Social media users have shared their outrage at a video posted by the Metropolitan Police, depicting them conducting streetside searches in London's Shoreditch.
The video was published on the official Met Police Twitter account with the caption: "Taskforce Officers were out recently doing drug swabs in Shoreditch as part of a wider operation to ensure the night time economy is a safe place for all".
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Multiple drug swabs took place on members of the public queued up to get into a venue. The Met Police said in a statement that they collaborated with a nightclub owner who made police swabbing an entry requirement.
Any venue owner can legally enforce that rule for attendees, those who wanted to enter must oblige.
Taskforce Officers were out recently doing drug swabs in Shoreditch as part of a wider operation to ensure the night time economy is a safe place for all pic.twitter.com/UtMbayPwpt— Metropolitan Police (@metpoliceuk) January 2, 2022
This video prompted a series of highly critical comments from members of the public, many of whom were questioning the legality of the incident.
One Twitter user commented on the post: “A lot of people are asking under what legal power you were doing this. Can you explain?”
Another person said: “Is this allowed??? Just stopping people randomly and swabbing them?”
VICE World News Global Drugs Editor Max Daly, added: “This doesn't look very legal. If a police officer asks you to do a drug swab for no reason, just refuse.”
Political organisations have also been quick to comment on the news. The Liberal Democrats for Drug Reform said: "STOP & SWAB does absolutely nothing to protect drug users or members of the public."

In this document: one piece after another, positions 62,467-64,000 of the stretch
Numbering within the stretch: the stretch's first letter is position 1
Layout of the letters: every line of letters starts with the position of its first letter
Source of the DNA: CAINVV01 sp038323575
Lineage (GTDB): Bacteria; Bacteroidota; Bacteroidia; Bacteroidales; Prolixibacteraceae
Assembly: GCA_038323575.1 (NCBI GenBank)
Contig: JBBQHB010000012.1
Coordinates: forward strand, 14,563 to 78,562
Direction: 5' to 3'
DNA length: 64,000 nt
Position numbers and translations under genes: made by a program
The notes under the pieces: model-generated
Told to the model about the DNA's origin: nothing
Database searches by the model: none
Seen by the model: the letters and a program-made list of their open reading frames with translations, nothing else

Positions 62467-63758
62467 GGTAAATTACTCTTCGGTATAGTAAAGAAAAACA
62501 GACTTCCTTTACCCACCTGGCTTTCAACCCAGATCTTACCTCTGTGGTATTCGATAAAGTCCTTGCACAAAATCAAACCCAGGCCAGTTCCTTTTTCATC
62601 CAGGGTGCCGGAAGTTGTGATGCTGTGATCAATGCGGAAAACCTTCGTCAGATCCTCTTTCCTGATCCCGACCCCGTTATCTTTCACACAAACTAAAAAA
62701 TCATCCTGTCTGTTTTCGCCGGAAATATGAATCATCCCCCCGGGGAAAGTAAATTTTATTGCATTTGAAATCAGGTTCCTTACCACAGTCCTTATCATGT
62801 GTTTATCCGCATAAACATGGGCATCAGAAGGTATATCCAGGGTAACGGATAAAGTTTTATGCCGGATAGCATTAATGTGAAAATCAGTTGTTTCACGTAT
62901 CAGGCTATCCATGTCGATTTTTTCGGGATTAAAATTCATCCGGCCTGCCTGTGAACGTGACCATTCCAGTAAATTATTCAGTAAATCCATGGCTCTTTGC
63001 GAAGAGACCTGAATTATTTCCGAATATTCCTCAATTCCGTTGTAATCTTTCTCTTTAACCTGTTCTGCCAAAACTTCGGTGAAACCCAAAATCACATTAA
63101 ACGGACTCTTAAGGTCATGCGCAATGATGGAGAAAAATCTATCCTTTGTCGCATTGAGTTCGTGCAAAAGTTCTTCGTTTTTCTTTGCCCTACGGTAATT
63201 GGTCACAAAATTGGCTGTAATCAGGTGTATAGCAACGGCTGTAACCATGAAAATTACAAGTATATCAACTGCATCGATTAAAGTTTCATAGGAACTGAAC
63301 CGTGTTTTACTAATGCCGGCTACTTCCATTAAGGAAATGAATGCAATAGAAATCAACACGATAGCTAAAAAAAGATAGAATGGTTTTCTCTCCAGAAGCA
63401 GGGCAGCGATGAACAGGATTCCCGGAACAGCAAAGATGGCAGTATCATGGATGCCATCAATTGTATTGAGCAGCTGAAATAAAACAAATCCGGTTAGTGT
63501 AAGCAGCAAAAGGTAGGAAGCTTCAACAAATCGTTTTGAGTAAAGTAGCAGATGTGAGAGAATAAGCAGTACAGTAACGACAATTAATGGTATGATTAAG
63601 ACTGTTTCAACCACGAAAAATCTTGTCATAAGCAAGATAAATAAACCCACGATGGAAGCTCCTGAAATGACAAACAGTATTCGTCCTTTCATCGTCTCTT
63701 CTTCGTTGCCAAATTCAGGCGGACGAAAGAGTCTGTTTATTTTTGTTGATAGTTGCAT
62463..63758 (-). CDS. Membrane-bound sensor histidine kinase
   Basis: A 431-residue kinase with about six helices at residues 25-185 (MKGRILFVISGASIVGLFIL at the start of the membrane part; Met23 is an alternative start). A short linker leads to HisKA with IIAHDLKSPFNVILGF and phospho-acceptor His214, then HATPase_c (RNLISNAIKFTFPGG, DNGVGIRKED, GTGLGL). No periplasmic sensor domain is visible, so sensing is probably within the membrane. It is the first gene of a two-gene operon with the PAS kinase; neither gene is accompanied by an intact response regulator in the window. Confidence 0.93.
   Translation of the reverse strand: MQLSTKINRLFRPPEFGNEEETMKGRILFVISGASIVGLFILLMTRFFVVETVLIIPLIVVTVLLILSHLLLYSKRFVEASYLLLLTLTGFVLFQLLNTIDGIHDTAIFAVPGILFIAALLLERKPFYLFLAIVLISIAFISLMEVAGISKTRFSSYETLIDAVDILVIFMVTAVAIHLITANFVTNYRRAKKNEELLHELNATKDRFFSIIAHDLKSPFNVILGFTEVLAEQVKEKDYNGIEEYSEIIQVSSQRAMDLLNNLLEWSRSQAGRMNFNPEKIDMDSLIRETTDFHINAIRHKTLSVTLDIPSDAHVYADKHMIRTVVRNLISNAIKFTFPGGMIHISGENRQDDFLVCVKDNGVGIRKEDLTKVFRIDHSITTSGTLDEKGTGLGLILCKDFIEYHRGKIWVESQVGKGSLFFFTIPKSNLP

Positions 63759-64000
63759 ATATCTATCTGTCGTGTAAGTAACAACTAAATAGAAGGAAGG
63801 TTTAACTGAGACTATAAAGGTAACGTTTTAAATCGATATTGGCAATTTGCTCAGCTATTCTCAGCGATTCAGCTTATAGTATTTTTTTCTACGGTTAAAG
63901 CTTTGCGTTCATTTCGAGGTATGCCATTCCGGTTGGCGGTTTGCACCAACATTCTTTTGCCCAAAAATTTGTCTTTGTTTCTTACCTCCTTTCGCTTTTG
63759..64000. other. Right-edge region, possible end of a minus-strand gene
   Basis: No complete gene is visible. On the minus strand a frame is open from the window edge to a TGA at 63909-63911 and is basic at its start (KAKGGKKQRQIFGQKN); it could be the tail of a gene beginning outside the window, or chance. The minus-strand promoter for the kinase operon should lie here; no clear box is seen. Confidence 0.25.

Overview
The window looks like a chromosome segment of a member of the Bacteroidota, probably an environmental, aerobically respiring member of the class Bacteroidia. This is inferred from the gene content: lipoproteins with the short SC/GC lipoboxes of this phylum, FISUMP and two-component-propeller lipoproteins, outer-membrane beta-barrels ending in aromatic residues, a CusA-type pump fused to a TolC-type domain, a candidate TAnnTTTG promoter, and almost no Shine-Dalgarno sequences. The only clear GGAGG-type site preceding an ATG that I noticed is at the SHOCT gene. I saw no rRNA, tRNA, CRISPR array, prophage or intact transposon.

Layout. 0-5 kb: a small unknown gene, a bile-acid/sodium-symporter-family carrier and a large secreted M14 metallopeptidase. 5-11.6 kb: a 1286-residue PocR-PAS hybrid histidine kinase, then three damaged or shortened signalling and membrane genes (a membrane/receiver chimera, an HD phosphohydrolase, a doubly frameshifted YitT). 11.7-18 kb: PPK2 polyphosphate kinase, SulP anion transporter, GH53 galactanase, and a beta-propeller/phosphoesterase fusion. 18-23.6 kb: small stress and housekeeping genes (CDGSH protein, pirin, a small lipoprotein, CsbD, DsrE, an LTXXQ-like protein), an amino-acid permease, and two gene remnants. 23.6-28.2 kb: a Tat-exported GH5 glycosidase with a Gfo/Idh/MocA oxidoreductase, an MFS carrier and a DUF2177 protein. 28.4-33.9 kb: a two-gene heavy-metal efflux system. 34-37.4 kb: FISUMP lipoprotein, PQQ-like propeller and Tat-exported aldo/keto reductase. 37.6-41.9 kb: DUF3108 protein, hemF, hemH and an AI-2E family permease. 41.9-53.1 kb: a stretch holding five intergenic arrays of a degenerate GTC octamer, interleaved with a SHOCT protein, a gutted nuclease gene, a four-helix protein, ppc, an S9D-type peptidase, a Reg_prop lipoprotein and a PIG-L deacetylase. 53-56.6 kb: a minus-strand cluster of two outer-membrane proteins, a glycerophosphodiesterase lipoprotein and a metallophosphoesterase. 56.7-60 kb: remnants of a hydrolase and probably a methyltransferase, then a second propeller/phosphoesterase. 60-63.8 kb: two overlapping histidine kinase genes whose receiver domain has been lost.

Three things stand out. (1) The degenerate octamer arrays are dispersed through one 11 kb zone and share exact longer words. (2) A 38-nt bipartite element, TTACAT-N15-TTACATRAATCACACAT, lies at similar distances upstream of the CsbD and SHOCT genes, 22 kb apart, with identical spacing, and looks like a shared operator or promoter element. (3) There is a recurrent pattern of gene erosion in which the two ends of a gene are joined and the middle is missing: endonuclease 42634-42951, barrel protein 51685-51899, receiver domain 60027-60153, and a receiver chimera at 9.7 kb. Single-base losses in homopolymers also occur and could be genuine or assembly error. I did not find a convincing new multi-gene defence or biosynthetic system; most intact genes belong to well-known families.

"Whilst the Met Police waste time swabbing people in a propaganda exercise on behalf of the government, many more vulnerable people will continue to die on our streets".
Katya Kowalski, Head of Strategy at UK organisation Volteface, told Mixmag: “I am appalled at the recent drug swabbing video released by the Met Police this weekend.
"This initiative does nothing to keep the ‘night time economy’ safe as the Met claims on Twitter. Instead, this creates fear and hostility between the public, drug users and police officers."
Alex Stevens, Professor in Criminal Justice at the University of Kent, was critical of the argument that this is a move to protect the safety of women and clubbers, which is what the Met Police have claimed.
He tweeted: "Met Police now state that swab was a 'voluntary' condition of entry to a nightclub, and one woman was arrested for class A drug possession. Still not sure how this is supposed to keep people safe in NTE."
"These actions increase the harms associated with drugs, sending a dangerous message to users."
Speaking on the legality of the actions, Professor Stevens clarified to Mixmag that as the Met Police claim in a statement that all swabs were conducted voluntarily, so it doesn't necessarily mean their actions were unlawful.
However, he said: "This is the message the police are sending, that they will be tough on drug use. This message is unlikely to help drug help - and only really is for extra support from a certain demographic."
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The Met Police published an additional statement addressing the video via its Twitter account. The post said: "The video posted by the Met on social media was filmed in Shoreditch during a ‘Week Of Action’ supporting women’s safety between Monday 6, and Sunday 12 December 2021.
"The upsurge in activity included safety patrols of the night time economy, as well as tackling unlicensed minicabs, and attending schools to speak to staff and students.
"Officers across the Met came together to work in areas which have seen a spike in incidents where women and girls have been made to feel unsafe or have been victims of crime, and we know there is an inextricable link between Class A drugs and serious crime and violence on the streets of London".
Aneesa Ahmed is Mixmag's Digital Intern, follow her on Twitter